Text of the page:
There are one-story intellects, two-story intellects, and three-story intellects with skylights. All fact collectors who have no aim beyond their facts are one-story men. Two-story men compare, reason, generalize using the labor of fact collectors as their own. Three-story men idealize, imagine, predict—their best illumination comes from above the skylight. Peter Farrell. This is just the fantasy of the uninitiated. In university writing, it is typically a sentence or two which establishes your argument and forecasts the main points your paper will argue. It is the backbone of your paper, because everything that follows should support this central argument.
Your thesis statement is where your reader can look to find out what a paper is about, and why and how the topic will be addressed.
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- Finding Your Point of View.
It is where the topic, or more specifically the argument, is narrowed and focused. Consequently, all expository writing, in which you formulate a thesis and attempt to prove it, is an opportunity to practice rigorous, focused thinking habits that can result not only in better papers, but in sharper analytical skills across the board. It is during these early stages of writing, particularly in the identification of supporting arguments, that students are most likely to flounder and procrastinate, and when the strength of a paper's thesis is frequently diluted for lack of rigorous thinking.
Here we will adapt Aristotle's method of "discovering arguments" to help identify and develop a strong thesis. You may adapt this method to any nonfiction writing, including essays, research papers, book reports, or critical reviews. Choosing a Subject Suppose your instructor asks you to write an essay about a holiday experience. Within this general subject area, you choose a subject that holds your interest and about which you can readily get information: you were in downtown Chico on the morning of St.
Patrick's Day and witnessed some unusual behavior—a melee broke out, resulting in injuries to bystanders and property damage to nearby cars. You wish to write about this. Limiting Your Subject What will you name your topic? Clearly, "student behavior" is too broad; student behavior would necessarily include behavior by every kind of student, everywhere, at all times, and this could very well fill a book and require a master's degree in psychology.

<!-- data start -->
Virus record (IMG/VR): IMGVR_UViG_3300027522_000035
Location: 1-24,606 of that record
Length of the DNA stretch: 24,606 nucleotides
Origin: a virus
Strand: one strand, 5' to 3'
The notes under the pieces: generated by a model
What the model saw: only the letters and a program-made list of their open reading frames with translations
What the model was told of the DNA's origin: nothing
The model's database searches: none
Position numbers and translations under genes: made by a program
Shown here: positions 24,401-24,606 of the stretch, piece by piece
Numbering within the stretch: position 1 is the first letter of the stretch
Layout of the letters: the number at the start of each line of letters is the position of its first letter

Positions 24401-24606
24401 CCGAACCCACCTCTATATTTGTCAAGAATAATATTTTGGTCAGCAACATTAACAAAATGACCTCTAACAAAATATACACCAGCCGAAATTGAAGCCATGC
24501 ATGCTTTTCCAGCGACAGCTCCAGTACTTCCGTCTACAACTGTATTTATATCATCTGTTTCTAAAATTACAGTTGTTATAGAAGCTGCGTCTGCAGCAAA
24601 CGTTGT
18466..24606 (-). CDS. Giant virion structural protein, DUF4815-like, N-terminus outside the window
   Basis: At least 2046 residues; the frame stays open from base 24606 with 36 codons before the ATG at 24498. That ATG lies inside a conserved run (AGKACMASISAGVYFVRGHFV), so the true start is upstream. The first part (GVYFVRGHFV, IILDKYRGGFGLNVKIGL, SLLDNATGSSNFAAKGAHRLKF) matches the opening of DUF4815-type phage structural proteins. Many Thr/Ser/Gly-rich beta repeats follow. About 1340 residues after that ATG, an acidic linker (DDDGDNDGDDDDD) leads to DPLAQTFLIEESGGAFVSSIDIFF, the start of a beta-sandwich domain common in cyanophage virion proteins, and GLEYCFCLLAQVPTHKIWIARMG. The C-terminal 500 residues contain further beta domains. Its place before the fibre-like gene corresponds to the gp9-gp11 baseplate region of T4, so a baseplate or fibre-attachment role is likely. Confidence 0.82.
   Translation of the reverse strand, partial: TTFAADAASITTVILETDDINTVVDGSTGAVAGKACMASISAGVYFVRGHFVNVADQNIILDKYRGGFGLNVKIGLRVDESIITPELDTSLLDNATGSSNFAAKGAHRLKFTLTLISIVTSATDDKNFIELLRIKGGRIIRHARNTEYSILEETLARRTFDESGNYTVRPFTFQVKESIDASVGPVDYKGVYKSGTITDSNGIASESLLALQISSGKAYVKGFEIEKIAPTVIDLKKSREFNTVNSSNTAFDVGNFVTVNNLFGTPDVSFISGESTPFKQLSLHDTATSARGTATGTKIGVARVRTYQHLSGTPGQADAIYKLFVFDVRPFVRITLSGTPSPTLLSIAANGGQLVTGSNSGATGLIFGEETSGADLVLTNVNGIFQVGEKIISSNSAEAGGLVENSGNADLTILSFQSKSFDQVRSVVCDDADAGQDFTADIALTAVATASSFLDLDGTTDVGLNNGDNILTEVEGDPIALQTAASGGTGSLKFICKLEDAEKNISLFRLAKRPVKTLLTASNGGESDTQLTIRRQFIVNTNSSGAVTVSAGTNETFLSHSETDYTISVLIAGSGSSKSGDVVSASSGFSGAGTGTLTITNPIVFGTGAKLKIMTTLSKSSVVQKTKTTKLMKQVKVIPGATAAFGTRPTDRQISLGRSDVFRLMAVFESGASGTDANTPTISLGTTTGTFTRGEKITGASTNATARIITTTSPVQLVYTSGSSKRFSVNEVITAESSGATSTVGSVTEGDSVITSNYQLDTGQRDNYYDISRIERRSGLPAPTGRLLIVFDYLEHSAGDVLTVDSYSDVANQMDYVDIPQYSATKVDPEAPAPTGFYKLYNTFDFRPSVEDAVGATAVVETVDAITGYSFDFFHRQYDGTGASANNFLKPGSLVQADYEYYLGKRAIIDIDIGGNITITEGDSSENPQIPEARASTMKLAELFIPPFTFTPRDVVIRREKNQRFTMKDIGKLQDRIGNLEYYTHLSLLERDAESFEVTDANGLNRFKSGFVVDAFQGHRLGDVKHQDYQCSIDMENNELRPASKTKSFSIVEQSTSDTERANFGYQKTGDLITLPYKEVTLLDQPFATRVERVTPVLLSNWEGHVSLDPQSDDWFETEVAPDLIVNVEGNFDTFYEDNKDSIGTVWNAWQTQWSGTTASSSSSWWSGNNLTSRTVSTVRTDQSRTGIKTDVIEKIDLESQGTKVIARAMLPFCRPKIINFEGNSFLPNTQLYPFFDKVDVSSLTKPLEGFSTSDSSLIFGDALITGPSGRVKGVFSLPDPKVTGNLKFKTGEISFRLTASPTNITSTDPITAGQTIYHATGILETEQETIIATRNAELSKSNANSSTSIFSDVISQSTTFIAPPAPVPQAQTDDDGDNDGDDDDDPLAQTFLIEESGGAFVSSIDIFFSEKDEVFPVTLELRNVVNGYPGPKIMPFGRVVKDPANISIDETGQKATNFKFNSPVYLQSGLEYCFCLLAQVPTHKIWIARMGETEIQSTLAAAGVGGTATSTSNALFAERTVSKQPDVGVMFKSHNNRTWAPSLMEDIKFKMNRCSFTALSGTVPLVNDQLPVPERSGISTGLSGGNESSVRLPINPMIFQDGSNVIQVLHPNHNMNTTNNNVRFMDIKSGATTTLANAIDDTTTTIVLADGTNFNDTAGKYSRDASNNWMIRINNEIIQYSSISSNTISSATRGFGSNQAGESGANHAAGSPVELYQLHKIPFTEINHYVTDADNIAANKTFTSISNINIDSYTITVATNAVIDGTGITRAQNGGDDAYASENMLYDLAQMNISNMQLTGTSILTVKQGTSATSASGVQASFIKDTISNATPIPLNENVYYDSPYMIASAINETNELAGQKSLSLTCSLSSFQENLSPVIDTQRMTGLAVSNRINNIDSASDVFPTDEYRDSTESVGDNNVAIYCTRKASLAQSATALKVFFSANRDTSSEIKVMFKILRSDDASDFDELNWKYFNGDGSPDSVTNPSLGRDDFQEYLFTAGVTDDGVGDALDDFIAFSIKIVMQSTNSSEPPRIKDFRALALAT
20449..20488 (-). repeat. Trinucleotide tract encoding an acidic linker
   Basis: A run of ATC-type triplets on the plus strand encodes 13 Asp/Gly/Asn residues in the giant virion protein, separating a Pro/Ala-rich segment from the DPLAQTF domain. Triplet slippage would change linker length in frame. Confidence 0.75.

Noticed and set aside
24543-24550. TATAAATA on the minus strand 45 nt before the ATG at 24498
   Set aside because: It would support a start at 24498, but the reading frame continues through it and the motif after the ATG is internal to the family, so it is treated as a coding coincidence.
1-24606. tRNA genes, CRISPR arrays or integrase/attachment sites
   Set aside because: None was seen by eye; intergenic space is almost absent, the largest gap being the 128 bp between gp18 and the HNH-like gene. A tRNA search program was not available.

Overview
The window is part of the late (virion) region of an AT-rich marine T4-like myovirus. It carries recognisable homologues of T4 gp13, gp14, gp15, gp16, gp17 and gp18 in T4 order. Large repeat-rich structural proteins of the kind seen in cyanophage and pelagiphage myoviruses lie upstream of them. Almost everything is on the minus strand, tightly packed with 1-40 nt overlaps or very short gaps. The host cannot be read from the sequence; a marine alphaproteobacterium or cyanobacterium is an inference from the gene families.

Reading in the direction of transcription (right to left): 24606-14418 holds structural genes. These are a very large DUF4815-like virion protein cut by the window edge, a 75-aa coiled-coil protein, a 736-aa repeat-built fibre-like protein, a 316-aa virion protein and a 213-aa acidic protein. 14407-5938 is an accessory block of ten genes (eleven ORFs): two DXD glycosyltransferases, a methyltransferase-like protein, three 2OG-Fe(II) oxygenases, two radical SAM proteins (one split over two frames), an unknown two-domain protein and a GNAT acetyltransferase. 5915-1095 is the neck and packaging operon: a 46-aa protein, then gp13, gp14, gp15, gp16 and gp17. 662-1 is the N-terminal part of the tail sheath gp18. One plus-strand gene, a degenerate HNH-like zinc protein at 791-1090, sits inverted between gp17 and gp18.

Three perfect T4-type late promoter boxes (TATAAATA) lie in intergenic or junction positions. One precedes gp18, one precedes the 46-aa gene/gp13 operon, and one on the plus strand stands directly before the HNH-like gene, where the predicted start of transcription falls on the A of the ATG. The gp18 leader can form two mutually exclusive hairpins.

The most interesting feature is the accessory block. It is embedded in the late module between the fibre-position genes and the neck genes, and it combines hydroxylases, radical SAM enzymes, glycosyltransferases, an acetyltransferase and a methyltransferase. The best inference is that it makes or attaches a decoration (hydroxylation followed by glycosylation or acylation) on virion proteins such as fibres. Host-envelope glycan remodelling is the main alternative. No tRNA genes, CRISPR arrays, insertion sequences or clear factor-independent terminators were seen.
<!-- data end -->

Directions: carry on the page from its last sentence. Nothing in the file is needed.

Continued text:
Simply calling your subject "St. Patrick's Day" would be misleading. You decide to limit the subject to "student behavior on St.go here
Making Arguments and Writing Theses
Patrick's Day. You will title it much later. You have now limited your subject and are ready to craft a thesis. Crafting a thesis statement While your subject may be a noun phrase such as the one above, your thesis must be a complete sentence that declares where you stand on the subject. A thesis statement should almost always be in the form of a declarative sentence. Suppose you believe that some of the student behavior in front of La Salle's on St. Patrick's Day was very bad; your thesis statement may be, "Student behavior such as demonstrated in front of La Salle's last St.
Patrick's Day is an embarrassment to the college community. Your thesis might be, "A college town has to expect a certain amount of student glee on holidays such as St. Patrick's Day; cracked auto glass and a couple of bruises are a small price to pay for all the commerce college students bring to downtown.
Identifying supporting arguments Now you must gather material, or find arguments to support your thesis statement.
Developing A Thesis and Supporting Auguments - TIP Sheet - Butte College
Aristotle taught his students to examine any claim by "discovering arguments. Brainstorm, adapting the questions below as a guide, and writing down even the ideas that don't appear to you very promising—you can sort through them later. Revising your thesis Notice that in the sentence above we used the phrase "a thesis statement" rather than "your thesis statement. At this point, you should either revise your thesis or choose another subject and begin again.
Revising your opinion in light of convincing evidence is the beginning of wisdom.